These are the books that dazzled me, turned me on and blew me away in 2012. While not all of them fall strictly into the Literary Erotica category, I’ve always believed in getting my orgasms where I find them, and a good book is truly an orgasmic experience, regardless of where it ends up being shelved.  The one thing that all these titles have in common is a fearless originality; an adventuresome spirit—a willingness on the part of the author to break out and try something new, damn the prudes and censors, full steam ahead. Readers rejoice!  


These are stories to be savored, reflected upon and dreamed about, returned to again and again; and always with that same quickening delight of first discovery. Germain's language is lithe and lyrical, prose ravished by poetry; dark fantasies turned on subtle lathes of light. Rare alchemy indeed; these tales are evocations of the elemental drawn from the most exquisite strata of quantum possibility. The author captures those infinitesimal flashes of human experience--the unconsciously commonplace--drawing out what we know in our bones, yet could never express in anything less than music, at least until now. Ms. Germain is fearless in exploring the shadowy erotic impulses at the heart of some of our most chastely cherished legends. She does not blink when the disturbing logic of her premise is carried out to its inevitable, sometimes horrific conclusion. It is a rare author who can so easily break out of established genre patterns to create settings and characters with such consummate economy and soul-searing truth. Germain invites her readers to use their own imaginations in concert with hers. These stories take shape before our eyes as if viewed from over the shoulder of a master artist at work on a drawing; a single boldly sketched line is all it takes to define a whole new world; a few more delicate strokes of the pencil, a hint of shading, bring that world and its remarkable inhabitants to unforgettable life. We may, perhaps, be left guessing, pleasantly, at the end, having been given only enough information as our imaginations require to soar.



With Never, Elizabeta Brooke has accomplished a rare feat in erotic literature, creating an elaborate, extended, character-driven story that remains exciting and fresh throughout. Clearly the product of a brilliantly fecund sexual imagination, the story is as vivid as it is varied. Cleverly conceived, elegantly executed and beautifully written, this book has the potential to become one of the great classics of literary erotica. The author’s insistent emphasis on plausible story and character development is remarkable; a probing, deeply sympathetic exploration of her subjects’ inner lives. This takes time to do well. But like the most exquisite foreplay, Brooke’s narrative builds deliberately, logically, inevitably, missing no opportunity for psycho-sexual drama and illumination.  For all the magnificently explicit portrayals of orgiastic excess and visceral delight to come, there are no one-dimensional cardboard cut-outs or stock characters here; these are living beings, complex and complete; each with her—or his—own set of deeply personal conflicts and contradictions. But make no mistake; while this is clearly a well-crafted piece of writing with genuine literary merit and substance, “Never” is also one hell of a sexy read; a veritable smorgasbord of sensuous wonder where we are invited to cast off our inhibitions and revel in every exotic texture and taste. Each new scenario in Brooke’s vibrant omnisexual universe is as unabashedly adventuresome as it is refreshingly irreverent; no obeisance paid to taboo here; no patience for prudery, and, best of all, no squeamish self-censorship—the proverbial lead balloon of far too many failed erotic narratives.  Elizabeta Brooke’s Never is a nascent masterpiece, an unburnished gem; it truly deserves to be read, seriously discussed and widely celebrated.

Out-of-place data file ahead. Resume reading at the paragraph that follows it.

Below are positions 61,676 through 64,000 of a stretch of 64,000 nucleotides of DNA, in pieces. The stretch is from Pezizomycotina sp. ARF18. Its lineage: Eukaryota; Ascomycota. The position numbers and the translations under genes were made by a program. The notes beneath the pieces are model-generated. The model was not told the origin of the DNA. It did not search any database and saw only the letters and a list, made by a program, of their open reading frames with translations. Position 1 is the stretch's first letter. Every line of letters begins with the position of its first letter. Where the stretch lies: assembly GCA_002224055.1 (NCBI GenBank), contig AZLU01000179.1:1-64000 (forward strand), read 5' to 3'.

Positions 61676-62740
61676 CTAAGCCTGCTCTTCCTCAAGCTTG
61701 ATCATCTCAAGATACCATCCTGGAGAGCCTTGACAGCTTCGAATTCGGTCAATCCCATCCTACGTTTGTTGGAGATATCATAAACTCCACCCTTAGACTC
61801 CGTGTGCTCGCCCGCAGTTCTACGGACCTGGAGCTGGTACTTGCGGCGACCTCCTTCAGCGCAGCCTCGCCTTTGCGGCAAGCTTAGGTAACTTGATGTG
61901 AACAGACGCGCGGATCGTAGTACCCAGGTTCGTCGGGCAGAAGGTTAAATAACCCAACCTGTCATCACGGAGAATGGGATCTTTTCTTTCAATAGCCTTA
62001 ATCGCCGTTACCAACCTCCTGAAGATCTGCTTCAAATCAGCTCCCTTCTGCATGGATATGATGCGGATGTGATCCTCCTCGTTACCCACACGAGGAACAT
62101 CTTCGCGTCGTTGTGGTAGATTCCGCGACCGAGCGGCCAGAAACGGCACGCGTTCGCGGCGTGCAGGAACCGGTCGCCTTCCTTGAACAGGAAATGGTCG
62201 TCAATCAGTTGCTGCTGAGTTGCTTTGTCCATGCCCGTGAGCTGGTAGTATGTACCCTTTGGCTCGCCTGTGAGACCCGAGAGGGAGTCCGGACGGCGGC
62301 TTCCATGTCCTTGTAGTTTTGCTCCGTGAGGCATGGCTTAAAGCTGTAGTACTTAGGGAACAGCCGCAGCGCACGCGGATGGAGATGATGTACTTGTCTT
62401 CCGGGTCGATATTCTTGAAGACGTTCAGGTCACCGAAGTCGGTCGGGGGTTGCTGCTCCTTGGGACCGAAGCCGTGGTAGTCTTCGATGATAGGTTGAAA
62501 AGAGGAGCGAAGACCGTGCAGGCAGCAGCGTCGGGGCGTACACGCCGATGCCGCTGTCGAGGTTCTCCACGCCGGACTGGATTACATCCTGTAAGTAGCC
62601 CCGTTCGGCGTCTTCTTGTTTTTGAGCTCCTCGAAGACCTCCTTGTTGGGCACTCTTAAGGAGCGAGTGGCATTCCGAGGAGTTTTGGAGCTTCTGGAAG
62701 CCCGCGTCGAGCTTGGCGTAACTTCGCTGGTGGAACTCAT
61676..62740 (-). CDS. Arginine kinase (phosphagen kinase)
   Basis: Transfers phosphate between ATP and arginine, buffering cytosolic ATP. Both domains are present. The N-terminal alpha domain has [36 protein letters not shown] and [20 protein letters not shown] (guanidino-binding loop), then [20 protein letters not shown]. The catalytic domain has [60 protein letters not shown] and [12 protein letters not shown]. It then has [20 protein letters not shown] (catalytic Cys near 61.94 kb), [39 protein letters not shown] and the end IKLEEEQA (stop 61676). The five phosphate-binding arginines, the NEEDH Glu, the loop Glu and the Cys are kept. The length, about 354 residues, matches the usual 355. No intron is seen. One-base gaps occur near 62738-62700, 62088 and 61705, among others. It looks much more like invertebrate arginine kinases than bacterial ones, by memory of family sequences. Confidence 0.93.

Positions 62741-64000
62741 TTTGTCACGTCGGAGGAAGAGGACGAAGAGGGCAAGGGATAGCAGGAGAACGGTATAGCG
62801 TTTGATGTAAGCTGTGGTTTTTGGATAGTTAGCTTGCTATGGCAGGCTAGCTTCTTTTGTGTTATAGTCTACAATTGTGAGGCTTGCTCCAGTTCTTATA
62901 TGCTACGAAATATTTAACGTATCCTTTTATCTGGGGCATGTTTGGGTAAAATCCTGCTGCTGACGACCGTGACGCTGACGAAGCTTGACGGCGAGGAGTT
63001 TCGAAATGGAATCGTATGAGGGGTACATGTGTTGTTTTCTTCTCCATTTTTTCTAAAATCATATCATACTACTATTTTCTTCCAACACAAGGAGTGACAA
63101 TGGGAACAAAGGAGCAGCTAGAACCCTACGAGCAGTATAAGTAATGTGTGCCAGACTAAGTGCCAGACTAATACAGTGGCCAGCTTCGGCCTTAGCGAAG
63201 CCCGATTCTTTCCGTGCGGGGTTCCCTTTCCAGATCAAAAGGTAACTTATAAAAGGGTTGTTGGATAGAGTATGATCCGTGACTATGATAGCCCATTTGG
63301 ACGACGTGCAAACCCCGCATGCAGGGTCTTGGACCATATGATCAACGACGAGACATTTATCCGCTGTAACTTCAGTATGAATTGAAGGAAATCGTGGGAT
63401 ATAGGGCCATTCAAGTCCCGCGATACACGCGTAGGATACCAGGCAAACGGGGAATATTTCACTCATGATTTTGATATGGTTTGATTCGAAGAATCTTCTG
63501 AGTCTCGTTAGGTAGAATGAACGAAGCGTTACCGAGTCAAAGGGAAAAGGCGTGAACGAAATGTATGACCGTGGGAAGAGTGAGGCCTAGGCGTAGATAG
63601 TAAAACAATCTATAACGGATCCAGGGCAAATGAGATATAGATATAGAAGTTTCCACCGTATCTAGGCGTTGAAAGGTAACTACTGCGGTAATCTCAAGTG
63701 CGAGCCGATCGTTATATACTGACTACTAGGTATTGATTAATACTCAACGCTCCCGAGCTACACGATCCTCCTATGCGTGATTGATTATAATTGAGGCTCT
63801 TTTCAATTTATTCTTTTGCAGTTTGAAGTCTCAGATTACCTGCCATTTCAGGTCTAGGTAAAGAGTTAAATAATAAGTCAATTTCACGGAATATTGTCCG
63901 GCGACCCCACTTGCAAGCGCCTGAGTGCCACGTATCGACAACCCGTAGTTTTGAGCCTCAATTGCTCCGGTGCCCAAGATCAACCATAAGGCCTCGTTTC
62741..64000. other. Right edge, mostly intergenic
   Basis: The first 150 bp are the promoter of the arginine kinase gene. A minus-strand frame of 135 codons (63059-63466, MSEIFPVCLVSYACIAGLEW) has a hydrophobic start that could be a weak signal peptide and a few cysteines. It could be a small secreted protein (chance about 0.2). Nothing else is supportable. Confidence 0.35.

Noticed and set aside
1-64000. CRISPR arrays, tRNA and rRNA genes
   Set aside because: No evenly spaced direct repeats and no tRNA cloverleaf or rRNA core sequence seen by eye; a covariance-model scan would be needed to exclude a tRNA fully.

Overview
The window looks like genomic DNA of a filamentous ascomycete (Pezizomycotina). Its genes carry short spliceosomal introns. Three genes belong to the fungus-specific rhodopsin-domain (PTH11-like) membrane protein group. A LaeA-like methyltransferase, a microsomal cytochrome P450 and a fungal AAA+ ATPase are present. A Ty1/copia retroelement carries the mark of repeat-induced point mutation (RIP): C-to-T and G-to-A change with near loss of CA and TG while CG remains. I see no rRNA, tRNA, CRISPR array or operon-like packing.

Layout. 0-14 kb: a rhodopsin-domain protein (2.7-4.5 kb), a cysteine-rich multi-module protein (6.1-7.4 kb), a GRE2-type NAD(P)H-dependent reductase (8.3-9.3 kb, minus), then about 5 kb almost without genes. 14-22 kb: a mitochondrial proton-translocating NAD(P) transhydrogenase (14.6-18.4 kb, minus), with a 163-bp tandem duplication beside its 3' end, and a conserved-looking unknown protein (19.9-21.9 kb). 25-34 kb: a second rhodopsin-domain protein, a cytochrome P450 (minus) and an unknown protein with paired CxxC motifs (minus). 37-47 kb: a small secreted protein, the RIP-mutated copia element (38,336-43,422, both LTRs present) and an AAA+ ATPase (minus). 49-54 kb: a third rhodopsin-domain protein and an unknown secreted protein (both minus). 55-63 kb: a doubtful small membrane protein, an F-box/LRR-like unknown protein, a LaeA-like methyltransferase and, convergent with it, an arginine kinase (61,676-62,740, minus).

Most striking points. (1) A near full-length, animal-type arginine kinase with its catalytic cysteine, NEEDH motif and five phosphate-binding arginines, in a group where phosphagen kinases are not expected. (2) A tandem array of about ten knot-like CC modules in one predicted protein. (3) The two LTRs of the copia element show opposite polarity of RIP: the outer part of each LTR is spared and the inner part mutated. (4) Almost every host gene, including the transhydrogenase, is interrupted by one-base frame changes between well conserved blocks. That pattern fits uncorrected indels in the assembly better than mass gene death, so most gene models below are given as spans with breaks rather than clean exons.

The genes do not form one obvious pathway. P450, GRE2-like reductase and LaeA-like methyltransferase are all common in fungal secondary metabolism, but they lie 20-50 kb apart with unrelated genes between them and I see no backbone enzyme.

The eleven very-short BDSM-themed stories in this collection are sexy and cerebral; breezy, thought-provoking, laugh-out-loud funny and utterly addictive. The author strikes just the right balance between light fluffy diversion and crunchy intellectual substance, letting his horny inner nerd come out to play delightfully kinky games; whimsically creating new words and worlds even as he establishes fascinating new paradigms for the next generation of erotic fiction. Informed by everything from Roland Barthes and Stanislaw Lem to Nu Fetish, industrial bondage; flash fiction and on-line piracy; underground music festivals, and those pulpy sexploitation magazines of the 50s and 60s with their lurid cover paintings and thick black “censor bars” redacting all the naughty bits in the grainy photos accompanying the articles, Fulani’s stories draw their inspiration from an astonishingly diverse cosmos of commonplace artifacts; vacuum cleaners, toasters, plumbing supplies, burned out autos, melted plastic forms, all weirdly apt when turned to the author’s singularly amusing purpose. And yet, there’s great beauty here, too, however unexpected; the language can be lyrical even as it educes degradation and pain; the poetry of domination and submission set amid dystopian landscapes of industrial decay and urban blight. Entertaining, sexy, hilarious, Fulani’s The Museum of Deviant Desires is a trenchant, self-effacing critique of contemporary erotic literature with its finger firmly on the g-spot of popular culture; a treat, not to be missed.